Linux users have long had a love-hate relationship with Nvidia. On the one hand, Nvidia’s proprietary graphics drivers have always been the best-performing ones for Linux gaming. On the other hand, Nvidia has been so hostile to the open-source community that Linus Torvalds literally gave it the middle finger a few years ago. Torvalds also called them “the single worst company” the Linux developer community has ever had to deal with.
To the dismay of linux die hards, the Linux 3.19 kernel only has basic support for the new Nvidia Maxwell GPUs. This includes only the basic mode-setting without hardware acceleration (Phoronix via Fudzilla) in Nouveau. Just in case you don’t already know, Nouveau is the beloved reverse-engineered, open source driver used by the Nvidia-Linux community as an alternative to the proprietary linux driver.
The NVIDIA 349 driver series has been stabilized today for Solaris, FreeBSD, and Linux with the debut of the NVIDIA 349.16 update.
It looks like AMD might finally be close to publishing the code to their new AMDGPU kernel driver that's key to their new unified Linux driver strategy where their open-source stack and Catalyst share a common, open-source kernel driver.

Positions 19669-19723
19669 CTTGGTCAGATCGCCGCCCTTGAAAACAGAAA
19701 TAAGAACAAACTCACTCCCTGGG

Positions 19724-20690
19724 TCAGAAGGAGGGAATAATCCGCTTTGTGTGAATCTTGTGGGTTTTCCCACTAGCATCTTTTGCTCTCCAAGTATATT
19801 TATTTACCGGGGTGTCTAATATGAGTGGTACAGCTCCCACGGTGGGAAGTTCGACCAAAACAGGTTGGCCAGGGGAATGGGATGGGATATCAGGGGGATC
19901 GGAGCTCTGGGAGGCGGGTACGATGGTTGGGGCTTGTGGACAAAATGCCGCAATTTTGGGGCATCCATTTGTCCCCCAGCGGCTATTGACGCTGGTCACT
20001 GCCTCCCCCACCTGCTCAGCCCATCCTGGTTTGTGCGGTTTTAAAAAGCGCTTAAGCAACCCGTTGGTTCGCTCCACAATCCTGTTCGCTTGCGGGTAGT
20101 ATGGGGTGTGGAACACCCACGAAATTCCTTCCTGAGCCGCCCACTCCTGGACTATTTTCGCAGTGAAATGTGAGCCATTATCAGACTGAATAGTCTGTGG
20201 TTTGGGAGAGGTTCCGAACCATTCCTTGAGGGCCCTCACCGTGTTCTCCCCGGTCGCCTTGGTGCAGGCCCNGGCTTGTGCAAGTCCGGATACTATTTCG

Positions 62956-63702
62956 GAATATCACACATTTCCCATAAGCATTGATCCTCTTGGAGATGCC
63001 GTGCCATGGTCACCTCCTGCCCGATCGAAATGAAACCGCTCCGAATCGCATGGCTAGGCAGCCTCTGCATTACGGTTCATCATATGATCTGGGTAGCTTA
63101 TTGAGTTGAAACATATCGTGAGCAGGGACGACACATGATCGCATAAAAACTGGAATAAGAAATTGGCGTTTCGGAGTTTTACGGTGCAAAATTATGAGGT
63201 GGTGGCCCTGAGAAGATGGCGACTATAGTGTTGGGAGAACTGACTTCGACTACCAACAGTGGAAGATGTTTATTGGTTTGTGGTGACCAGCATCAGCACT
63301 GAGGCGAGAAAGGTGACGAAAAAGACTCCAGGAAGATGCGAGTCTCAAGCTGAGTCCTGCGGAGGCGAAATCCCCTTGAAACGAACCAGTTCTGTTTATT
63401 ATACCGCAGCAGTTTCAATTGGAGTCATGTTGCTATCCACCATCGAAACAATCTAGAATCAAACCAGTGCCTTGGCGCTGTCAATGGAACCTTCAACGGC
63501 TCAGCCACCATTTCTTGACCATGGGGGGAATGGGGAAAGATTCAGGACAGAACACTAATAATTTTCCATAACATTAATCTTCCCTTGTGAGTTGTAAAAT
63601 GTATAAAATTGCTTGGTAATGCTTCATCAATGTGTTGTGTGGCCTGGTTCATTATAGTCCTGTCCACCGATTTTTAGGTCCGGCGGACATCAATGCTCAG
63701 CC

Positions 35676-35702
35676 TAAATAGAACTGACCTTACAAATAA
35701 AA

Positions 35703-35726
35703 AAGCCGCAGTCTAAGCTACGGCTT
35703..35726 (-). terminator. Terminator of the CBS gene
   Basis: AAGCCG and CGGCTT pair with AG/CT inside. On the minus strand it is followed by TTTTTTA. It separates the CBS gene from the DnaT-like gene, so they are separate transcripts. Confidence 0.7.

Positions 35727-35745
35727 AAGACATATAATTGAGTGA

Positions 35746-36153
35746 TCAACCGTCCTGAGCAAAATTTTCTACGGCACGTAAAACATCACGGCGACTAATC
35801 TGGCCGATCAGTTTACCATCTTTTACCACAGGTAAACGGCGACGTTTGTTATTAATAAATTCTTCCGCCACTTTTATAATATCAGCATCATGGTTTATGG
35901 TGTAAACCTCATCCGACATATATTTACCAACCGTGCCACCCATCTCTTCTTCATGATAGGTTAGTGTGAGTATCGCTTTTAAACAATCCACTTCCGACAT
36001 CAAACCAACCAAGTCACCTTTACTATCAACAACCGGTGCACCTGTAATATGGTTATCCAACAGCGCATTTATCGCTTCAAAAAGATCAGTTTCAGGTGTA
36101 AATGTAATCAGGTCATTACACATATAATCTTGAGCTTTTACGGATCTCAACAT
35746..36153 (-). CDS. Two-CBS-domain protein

The Linux community's on-again, off-again relationship with Nvidia appears to have soured once more, amid reports that the GPU maker is back to its old tricks – and worse – when it comes to open source hardware drivers.
Nvidia does release Linux drivers for its graphics cards, but they are proprietary and ship in binary-only format, which is unacceptable for many Linux enthusiasts.
The benchmarks in this article are looking at the EXT4 / Btrfs / XFS / F2FS file-systems under the Linux 4.0 Git kernel as well as the Linux 3.19.0 stable kernel. These four file-systems were tested on a 240GB OCZ Vertex 3 solid-state drive. The stock mount options for each file-system on Linux 3.19/4.0 were used during testing.
Simply put, there is no actual official NVIDIA support for Optimus technology for Linux. Or at least, not completely. Until recently, there was none at all. As of 2013, NVIDIA did start to provide initial support for Optimus, but it is extremely barebones and arguably doesn't actually properly implement the Optimus features as it's meant to be.
But let's look at the current options for running an NVIDIA Optimus-enabled computer with Linux...
It's been a while since last running any Linux file-system tests on a hard drive considering all of the test systems around here are using solid-state storage and only a few systems commissioned in the Linux benchmarking test farm are using hard drives, but with Linux 4.0 around the corner, here's a six-way file-system comparison on Linux 4.0 with a HDD using EXT4, Btrfs, XFS, and even NTFS, NILFS2, and ReiserFS.